On July 18, the U.S. Energy Information Administration released a report that shows a great trend: U.S. oil companies have begun steadily narrowing the gap between capital investments and operating cash flows. What exactly does this mean? In short, that America's onshore oil producers, which have been bleeding cash for years, are starting to move closer to actually living within their cash flows.
And that could be music to many oil investors' ears.
Covering the financing gap
Since the start of the shale boom, the U.S. onshore oil industry has spent billions more on capital investment than it has actually generated in operating cash flows:
As you can see, the gap between cash from operations and capital spending has been enormous, and accelerated as producers raced to bring more oil to market. How did they pay for all that capital spending? By tapping investors:
Debt, secondary stock offerings, and asset sales have been the biggest sources of this extra capital. From the news brief, principally authored by EIA analyst Jeff Barron:
Over the past five years, companies substantially increased investment spending to raise production. In 2012 and early 2013, operating cash flow was about half of capital expenditure, making external finance necessary to pay for investment in production growth.
And while the oil industry has often counted on outside capital from investors to pay for growth, it's been a bloodbath for investors since oil prices started falling in 2014. Here's how three big players in U.S. onshore oil and gas production, Apache Corporation (NASDAQ:APA), ConocoPhillips (NYSE:COP), and Continental Resources, Inc. (NYSE:CLR) have performed over the past two years:
Here's how their capital spending and operating cash flows have looked since 2012:
That's a lot of cash going out, as compared to cash coming in from operations, and in recent quarters, the industry, including ConocoPhillips, Apache, and Continental, have largely narrowed the gap by cutting capital spending:
And while cash from operations has also fallen, driven down by lower oil prices, capex has fallen by more across the industry. Furthermore, some capital spending is necessary simply to maintain current levels of oil production. According to oilfield services company Core Laboratories N.V. (NYSE:CLB), projects that U.S. onshore oil production will fall 1.1 million barrels per day this year at current oilfield activity levels.
And while a decline in domestic oil production should help restore global supply and demand balance and push prices higher, it's a reminder that there's only so much oil companies can cut from capital spending before it hurts cash from operations even more.
Key questions still hard to answer
U.S. oil producers have a long way to go, though progress has been made over the past year. The big questions are as follows:
- What does sustainable capital spending look like?
- How much (and how quickly) will oil prices recover?
The answer to the first really depends on each company: How much it costs to drill in the assets it owns, what its return on capital is, and how much it can realize per-barrel for those assets. The second is even harder to answer, and frankly it really affects the first question, since it all comes down to oil prices.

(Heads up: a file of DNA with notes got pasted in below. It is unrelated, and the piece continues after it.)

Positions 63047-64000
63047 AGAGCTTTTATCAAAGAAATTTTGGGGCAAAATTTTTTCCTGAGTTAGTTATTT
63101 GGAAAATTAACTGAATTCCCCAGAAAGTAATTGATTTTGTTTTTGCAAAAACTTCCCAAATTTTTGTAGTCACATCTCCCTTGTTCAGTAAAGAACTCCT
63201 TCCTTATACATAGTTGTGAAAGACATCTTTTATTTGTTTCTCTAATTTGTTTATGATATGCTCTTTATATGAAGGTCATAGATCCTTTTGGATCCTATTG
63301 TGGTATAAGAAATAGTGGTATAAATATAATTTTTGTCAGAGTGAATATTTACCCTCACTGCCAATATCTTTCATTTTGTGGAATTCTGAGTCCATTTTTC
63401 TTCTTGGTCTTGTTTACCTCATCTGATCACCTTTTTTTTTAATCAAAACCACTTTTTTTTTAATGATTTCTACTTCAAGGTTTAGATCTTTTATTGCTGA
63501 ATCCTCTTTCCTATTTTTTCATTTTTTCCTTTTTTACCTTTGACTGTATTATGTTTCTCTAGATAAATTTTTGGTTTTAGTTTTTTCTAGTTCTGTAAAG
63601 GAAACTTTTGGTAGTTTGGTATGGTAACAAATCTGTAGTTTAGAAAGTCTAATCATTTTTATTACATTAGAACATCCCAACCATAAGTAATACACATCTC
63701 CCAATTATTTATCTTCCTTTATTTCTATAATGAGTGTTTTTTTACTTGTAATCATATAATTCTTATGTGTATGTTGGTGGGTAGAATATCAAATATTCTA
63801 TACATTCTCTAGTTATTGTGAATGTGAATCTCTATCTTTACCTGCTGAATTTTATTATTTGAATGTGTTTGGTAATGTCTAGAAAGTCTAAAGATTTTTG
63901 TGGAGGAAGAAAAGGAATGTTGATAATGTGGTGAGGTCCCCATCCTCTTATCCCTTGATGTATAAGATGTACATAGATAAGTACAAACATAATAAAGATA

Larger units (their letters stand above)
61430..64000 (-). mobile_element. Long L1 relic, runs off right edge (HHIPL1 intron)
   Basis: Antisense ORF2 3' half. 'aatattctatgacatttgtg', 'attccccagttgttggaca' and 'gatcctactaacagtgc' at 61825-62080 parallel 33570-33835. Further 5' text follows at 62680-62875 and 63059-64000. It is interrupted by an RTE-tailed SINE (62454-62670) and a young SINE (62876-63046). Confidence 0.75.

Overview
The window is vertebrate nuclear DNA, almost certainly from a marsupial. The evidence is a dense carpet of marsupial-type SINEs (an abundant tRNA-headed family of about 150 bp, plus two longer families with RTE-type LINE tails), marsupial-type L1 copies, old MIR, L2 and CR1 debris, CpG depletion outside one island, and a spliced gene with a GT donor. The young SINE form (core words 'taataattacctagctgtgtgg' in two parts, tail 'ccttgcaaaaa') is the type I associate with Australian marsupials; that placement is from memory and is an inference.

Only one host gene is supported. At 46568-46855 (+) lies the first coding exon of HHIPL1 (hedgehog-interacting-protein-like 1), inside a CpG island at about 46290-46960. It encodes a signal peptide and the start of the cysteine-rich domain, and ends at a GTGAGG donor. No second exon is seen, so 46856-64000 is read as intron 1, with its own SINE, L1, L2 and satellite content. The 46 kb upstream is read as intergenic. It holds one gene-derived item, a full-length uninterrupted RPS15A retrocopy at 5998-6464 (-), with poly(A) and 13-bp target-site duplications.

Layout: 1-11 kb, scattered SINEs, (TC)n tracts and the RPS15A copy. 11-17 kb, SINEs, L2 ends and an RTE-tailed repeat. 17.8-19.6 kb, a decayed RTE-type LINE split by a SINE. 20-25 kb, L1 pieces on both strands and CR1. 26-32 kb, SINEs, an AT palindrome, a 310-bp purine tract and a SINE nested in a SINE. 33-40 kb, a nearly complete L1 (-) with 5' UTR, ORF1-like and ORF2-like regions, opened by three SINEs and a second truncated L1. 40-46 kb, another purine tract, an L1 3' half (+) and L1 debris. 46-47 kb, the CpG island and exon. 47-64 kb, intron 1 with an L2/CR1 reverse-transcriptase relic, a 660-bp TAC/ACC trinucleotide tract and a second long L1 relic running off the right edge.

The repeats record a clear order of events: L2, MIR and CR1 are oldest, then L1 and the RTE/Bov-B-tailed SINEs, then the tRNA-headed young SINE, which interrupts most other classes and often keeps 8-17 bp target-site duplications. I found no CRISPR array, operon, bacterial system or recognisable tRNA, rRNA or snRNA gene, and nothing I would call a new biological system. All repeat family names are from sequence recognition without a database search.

One big thing that's helping Continental and Apache is significantly cheaper drilling and operating costs. According to Continental's most recent investor presentation in June, its production expense and cash general & administrative costs were $4.87 per barrel of oil produced last quarter. That's down from $7.87 per barrel in 2012, one of the lowest levels in the industry.
Apache has seen its costs fall as well. Through the first quarter, the company's cumulative well costs have declined 45% since the start of 2015, while its overhead cash costs were down 19% over the same period.
As Core Laboratories points out, global oil production from currently producing assets will decline 3%, even with nominal capital investments. In other words, more capital spending is a necessity simply to maintain current output -- much less meet growth in demand. But at the same time, it's going to take a combination of higher oil prices and lower production costs for oil companies to be able to balance capital spending for growth with cash from operations.
For now, though, it's a good sign that capital spending continues to fall across the industry. After all, the current environment was a product of too much aggressive investment too quickly, which resulted in more oil than the world had use for and oil prices still down more than half 2014 levels.
Are these oil producers worthy investments today? As things stand they're all still spending more than they're making, but like the industry trends suggest, the gap is narrowing. The rebound in oil prices during the second quarter is likely to have narrowed the gap even further.
As Mr. Barron put it to me in an email, "Crude price stability and continued access to capital will ultimately be a major factor in investment decisions. Major (oil price) moves are very disruptive. As things stand now though, the industry could be looking to move on from the price crash." That's likely to be the case for these three companies as well.